Willard S. Wilson films and ephemeraCreation: 1913-1977
Willard S. Wilson (1897-1979) was a pioneer radio broadcaster and entrepreneur. He was founder of the first commercial radio station in Delaware. This small collection of newspaper clippings, articles, notes, and ephemera document Wilson's knowledge about the history of radio and some of his accomplishments related to the radio station WHAV/WDEL. There are also three reels of film, two related to aviator Charles Lindbergh (1902-1974) and one documenting the arrival of a monument at Wilmington, Delaware marine terminal.
- Creation: 1913-1977
- Wilson, Willard Springer, 1897-1979 (Person)
0.5 Linear Feet
General Physical Description
11 items. 3 reels : si., b&w ; 16mm. 1 scrapbook : marbled hardcover ; 7 x 8 in. (closed). Containing 54 newspaper clippings. 1 wiring drawing. 1 list of engagements. 1 list of expenses.
Willard S. Wilson (1897-1979) was a pioneer radio broadcaster and entrepreneur. He was founder of the first commercial radio station in Delaware. Wilson became interested in radio (which was called “wireless” until the 1920s) as early as twelve years old. In 1909, he received his first 2-way wireless contract. In 1912, he obtained a first class commercial license as a wireless operator. He graduated high school in 1914.
From 1914 to 1916 he worked as a wireless operator at sea for the Dorchester line which carried cargo and passengers from Philadelphia to Savannah and Jacksonville. During World War I, he was on active duty in the United States Naval Reserve Forces as a radio operator for naval ships. When he returned to civilian life after the war he opened the Wilmington Electrical Specialty Company which manufactured and distributed radio apparatus.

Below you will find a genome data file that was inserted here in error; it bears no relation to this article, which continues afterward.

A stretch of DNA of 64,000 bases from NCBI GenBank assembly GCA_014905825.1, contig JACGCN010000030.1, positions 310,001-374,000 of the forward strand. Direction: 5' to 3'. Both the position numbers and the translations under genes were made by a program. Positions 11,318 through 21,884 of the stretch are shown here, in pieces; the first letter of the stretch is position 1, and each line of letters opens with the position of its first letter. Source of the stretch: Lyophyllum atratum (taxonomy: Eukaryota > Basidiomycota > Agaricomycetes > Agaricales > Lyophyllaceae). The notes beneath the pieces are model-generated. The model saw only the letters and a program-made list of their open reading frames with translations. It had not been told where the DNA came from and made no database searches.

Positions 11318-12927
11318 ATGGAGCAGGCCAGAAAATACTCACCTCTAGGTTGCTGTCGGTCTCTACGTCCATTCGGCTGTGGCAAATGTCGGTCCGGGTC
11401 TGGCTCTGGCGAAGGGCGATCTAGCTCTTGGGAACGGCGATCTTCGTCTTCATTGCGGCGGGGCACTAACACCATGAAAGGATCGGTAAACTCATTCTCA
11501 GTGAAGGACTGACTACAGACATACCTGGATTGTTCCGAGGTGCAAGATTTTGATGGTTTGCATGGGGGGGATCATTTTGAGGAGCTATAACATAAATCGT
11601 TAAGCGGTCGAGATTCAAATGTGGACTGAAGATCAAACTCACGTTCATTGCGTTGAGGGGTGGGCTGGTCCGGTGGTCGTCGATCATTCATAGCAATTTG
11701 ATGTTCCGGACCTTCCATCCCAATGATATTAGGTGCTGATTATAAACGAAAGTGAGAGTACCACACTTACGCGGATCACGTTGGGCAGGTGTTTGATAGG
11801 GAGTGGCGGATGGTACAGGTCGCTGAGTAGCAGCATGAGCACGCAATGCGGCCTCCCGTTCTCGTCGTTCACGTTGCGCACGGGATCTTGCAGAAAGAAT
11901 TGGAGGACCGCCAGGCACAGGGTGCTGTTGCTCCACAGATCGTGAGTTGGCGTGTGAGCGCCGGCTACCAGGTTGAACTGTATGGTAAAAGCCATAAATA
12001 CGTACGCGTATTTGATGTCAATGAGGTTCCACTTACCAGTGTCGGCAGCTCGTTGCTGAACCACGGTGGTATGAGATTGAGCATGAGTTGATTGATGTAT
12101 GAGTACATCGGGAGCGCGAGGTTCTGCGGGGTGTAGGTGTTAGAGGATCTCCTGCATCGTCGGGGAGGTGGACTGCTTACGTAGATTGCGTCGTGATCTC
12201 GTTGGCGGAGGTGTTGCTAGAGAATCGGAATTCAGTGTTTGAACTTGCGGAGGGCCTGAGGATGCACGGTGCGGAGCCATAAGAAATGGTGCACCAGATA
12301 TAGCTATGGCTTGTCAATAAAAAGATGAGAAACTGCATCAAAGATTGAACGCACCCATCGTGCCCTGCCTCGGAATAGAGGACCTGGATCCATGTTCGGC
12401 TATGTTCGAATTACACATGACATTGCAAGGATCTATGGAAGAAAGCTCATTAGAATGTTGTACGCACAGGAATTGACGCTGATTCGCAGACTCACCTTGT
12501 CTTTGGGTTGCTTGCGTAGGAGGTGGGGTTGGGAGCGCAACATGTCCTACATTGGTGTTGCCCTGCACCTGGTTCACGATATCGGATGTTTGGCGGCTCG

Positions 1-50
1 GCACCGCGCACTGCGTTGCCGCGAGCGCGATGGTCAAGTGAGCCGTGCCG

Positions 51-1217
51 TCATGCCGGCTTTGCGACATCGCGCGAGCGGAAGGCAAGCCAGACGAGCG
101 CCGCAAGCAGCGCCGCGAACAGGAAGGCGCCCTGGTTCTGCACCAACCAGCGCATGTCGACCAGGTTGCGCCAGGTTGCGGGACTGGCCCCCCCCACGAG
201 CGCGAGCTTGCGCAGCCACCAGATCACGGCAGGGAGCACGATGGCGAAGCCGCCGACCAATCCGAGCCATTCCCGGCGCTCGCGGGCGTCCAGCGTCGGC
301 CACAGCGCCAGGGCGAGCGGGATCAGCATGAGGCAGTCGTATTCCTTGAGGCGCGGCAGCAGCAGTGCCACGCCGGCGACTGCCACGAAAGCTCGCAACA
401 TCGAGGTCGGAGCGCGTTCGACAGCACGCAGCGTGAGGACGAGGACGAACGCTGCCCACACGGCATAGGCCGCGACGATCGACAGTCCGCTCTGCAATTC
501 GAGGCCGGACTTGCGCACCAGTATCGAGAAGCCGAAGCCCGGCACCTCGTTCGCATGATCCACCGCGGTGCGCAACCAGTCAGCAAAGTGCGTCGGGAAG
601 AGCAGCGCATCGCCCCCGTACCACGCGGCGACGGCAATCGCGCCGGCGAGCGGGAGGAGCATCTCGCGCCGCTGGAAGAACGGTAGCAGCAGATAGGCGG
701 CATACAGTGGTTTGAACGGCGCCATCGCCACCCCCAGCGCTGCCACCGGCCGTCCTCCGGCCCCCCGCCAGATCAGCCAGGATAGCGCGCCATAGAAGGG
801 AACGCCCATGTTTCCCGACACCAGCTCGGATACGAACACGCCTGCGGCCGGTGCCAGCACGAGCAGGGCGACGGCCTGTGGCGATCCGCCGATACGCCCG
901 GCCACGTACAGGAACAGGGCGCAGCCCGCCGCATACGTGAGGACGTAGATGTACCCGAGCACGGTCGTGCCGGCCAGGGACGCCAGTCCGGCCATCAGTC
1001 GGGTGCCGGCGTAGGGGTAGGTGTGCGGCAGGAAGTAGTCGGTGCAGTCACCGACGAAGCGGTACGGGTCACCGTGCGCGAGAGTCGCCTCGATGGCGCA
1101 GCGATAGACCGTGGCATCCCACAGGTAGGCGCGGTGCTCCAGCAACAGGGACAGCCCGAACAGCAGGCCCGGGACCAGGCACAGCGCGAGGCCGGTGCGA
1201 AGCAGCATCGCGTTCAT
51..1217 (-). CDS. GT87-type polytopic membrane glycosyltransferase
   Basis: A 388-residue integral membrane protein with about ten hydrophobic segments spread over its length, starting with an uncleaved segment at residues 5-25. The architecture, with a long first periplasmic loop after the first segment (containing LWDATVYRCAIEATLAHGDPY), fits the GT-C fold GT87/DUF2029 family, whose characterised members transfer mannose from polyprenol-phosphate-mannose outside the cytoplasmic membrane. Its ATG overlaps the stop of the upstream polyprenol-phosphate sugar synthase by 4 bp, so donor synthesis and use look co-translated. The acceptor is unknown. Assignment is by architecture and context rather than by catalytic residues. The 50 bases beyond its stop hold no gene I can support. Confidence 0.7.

In 1922, he established the first commercial broadcast station in Delaware, WHAV. Wilson operated the station out of his home in Wilmington, Delaware. He was announcer, chief engineer, and played piano accompaniment. The station broadcasted daily from 6:00pm to 8:00pm. In 1927, when aviator Charles A. Lindbergh (1902-1974) visited Wilmington, Delaware, the event, including Lindbergh’s remarks were broadcast on the radio station.
The call letters were changed to WDEL in 1928. Wilson sold the station in the early 1930s to the Steinman Group of Lancaster, Pennsylvania for fifty thousand dollars. He continued to own and operate his store.
During World War II, Wilson was a Lieutenant Colonel in the United States Air Force (USAF), in the CBI theatre of operations.
Wilson was married to Elsa “Elsie” S. (Brown) Wilson (1898-?) and the couple had three sons: Robert S. Wilson (1924-1998?), Willard S. Wilson Jr. (1925-?), and Louis N. Wilson (1928-?).
Scope and Content
This small collection of newspaper clippings, articles, notes, and ephemera document Wilson's knowledge about the history of radio and some of his accomplishments related to the radio station WHAV/WDEL. The newspaper clippings are assembled in a scrapbook and are about WHAV/WDEL and various events, mostly dances that they hosted. There is a booklet commemorating the fiftieth anniversary of WDEL, an article and a speech written by Wilson about the early history of radio. There is one newspaper clipping about Wilson's career and accomplishments.
There are also three reels of film, two of which were shot by Wilson himself, as he was amateur filmographer. One film is of Charles Lindbergh's 1927 visit to Wilmington in which Lindbergh spoke briefly and the event was broadcast on the WHAV/WDEL radio station. The second film by Wilson is of the arrival of the Swedish monument in the Wilmington Marine Terminal during the Tercentenary celebration in 1938 of the first colonization of Delaware by the Swedes. The monument is a statue of the Kalmar Nyckel ship designed by sculpter Carl Milles (1875-1955). The event was attended by Swedish royalty and President Franklin D. Roosevelt (1882-1945). The third film is a newsreel about Charles Lindbergh and his flight across the atlantic.
This collection is open for research.
Language of Materials
Finding Aid & Administrative Information
- Willard S. Wilson films and ephemera
- Laurie Sather
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